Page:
be able to make connections across historical events. In addition, readers will learn how texts serve as social artifacts espousing a particular perspective on history rather than a neutral, innocent recapturing of historical events. To promote a critical analysis of historical fiction picturebooks, we developed questions that address the cultural, historical, and contextual aspects of these stories. For example, we may ask the following questions: Whose view of history is being presented in the book? How are historical characters portrayed? What systems of power and social issues are being challenged? Whose view is privileged in the telling of the story? What has been left out of the story? How do the images presented affect the readers interpretations? These questions can focus readers attention beyond the individual elements of a picturebook to consider the book as a socially constructed artifact.

Motif Analysis
A motif is an image that is repeated throughout a picturebook; this technique is often used in picturebooks to bring attention to certain images. These images take on weight because they are repeated and because of the associations we make with the image (Sipe, 2001). In Rose Blanche, the Mayors armband and the bow in Rose Blanches hair are repeated throughout the illustrations (see Figure 2). Even though it was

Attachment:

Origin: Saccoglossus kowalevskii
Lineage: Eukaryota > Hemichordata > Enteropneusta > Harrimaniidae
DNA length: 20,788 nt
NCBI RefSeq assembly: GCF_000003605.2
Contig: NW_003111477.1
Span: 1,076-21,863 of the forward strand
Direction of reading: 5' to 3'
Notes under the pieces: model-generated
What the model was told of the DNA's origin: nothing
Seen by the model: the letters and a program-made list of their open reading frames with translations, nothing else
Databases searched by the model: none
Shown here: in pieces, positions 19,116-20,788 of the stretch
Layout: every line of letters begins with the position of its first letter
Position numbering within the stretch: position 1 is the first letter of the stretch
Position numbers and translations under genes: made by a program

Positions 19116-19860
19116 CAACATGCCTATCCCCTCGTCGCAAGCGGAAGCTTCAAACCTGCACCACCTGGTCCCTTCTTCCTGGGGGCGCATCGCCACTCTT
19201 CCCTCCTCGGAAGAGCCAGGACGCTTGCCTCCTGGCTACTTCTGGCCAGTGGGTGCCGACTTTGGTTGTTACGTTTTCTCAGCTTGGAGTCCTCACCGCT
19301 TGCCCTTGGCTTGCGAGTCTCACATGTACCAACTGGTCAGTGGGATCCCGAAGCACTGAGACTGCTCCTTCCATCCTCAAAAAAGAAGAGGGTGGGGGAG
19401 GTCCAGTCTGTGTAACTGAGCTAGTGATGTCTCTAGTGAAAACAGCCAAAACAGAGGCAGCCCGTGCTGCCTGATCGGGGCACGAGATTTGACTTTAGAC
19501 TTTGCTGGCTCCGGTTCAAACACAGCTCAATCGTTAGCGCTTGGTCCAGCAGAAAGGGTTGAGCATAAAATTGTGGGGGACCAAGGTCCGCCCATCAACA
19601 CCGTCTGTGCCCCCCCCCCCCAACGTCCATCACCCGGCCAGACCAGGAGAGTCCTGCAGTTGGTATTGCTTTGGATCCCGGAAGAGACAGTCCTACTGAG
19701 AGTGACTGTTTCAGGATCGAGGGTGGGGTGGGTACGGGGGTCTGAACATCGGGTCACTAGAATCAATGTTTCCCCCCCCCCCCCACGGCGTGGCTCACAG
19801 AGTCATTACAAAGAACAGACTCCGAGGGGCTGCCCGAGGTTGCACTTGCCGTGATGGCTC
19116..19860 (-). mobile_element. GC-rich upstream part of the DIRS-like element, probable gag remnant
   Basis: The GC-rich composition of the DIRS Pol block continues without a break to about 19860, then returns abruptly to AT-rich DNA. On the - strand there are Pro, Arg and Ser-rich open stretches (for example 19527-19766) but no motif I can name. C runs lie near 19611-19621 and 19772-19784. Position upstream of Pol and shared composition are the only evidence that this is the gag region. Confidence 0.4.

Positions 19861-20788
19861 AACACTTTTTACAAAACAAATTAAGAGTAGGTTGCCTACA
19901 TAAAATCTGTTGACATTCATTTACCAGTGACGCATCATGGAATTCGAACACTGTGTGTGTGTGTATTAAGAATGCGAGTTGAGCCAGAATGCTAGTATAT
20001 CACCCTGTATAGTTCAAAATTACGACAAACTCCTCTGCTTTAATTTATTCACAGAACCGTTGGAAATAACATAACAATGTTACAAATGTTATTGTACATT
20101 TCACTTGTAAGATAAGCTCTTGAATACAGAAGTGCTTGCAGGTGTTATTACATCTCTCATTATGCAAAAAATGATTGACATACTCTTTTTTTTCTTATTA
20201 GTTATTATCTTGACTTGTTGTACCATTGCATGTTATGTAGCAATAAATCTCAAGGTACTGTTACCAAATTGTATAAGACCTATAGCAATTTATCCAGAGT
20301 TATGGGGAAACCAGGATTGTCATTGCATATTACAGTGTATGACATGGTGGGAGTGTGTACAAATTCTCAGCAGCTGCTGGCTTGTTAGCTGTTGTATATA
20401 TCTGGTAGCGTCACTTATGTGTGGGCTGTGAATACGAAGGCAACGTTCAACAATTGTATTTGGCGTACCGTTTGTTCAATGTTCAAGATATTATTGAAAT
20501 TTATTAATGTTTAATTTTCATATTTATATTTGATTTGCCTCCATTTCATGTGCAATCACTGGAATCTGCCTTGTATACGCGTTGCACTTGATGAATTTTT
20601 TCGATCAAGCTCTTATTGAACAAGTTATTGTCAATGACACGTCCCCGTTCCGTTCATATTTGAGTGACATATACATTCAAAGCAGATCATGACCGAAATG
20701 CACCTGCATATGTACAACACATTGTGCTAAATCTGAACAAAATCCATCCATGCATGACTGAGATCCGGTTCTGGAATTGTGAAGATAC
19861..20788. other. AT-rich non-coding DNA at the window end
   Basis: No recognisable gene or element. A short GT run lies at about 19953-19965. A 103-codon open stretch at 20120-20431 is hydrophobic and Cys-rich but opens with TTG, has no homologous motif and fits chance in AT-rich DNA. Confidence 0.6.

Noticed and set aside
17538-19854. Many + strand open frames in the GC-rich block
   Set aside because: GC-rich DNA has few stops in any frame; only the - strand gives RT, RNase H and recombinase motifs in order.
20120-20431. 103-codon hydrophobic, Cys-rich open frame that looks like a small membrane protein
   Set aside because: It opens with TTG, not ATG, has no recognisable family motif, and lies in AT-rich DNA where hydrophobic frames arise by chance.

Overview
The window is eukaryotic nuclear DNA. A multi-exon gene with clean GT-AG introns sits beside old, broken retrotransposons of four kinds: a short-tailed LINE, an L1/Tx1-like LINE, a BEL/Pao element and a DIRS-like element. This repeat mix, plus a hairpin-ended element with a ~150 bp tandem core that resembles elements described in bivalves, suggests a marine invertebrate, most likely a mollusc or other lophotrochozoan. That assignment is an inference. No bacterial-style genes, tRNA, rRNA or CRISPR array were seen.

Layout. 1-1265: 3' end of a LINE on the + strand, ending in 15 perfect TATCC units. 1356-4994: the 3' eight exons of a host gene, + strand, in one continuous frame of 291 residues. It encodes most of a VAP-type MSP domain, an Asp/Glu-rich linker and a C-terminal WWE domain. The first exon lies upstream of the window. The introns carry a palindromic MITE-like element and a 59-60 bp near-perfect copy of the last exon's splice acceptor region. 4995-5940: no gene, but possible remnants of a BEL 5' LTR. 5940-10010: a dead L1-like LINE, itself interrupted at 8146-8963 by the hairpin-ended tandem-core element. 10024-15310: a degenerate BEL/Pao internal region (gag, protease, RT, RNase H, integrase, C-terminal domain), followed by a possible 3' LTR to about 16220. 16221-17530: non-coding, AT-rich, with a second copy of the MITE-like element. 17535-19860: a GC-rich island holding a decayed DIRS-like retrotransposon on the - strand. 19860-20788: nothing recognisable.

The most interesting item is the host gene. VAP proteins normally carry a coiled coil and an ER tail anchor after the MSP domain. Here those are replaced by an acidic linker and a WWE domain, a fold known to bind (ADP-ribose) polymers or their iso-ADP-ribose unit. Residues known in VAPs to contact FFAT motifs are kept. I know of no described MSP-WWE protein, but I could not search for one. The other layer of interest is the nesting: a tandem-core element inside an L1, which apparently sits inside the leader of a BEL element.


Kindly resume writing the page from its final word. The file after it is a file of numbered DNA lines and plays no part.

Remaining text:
Phase III: Moving Beyond Interpretation to Critical Analysis


Strategies used to demonstrate critical analysis are presented after the reader has read and attended to the book as a whole, considered its constituent parts, and developed a more thorough understanding of the historical background of the story. Readers historical background knowledge is key to enable them to assume a critical stance. Many historical fiction picturebook illustrators draw on cultural, political, and social symbols to make intertextual connections within the illustrations and to other visual images. The more background knowledge readers bring to their reading of historical fiction picturebooks, the better they will